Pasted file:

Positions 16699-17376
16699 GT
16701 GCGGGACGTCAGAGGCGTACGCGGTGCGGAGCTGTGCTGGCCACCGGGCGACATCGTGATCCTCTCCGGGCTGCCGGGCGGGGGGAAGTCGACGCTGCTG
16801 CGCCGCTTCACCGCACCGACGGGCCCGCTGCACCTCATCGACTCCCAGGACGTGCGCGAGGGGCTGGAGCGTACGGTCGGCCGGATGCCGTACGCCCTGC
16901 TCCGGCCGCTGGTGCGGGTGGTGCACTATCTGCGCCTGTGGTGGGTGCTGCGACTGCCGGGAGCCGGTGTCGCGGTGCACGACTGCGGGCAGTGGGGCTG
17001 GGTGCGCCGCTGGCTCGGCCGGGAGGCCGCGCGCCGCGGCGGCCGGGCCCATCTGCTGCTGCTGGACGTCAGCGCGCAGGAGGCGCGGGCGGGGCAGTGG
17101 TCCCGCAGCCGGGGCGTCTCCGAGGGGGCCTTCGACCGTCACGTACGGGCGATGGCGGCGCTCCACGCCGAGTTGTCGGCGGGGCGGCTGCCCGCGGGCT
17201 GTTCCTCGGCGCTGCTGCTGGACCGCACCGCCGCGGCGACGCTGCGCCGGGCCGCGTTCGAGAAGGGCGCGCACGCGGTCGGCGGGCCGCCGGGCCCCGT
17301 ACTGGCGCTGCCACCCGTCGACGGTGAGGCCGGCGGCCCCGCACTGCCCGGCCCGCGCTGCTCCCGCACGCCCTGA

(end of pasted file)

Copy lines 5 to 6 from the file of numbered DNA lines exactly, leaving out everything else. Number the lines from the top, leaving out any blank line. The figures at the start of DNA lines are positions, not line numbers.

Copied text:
16901 TCCGGCCGCTGGTGCGGGTGGTGCACTATCTGCGCCTGTGGTGGGTGCTGCGACTGCCGGGAGCCGGTGTCGCGGTGCACGACTGCGGGCAGTGGGGCTG
17001 GGTGCGCCGCTGGCTCGGCCGGGAGGCCGCGCGCCGCGGCGGCCGGGCCCATCTGCTGCTGCTGGACGTCAGCGCGCAGGAGGCGCGGGCGGGGCAGTGG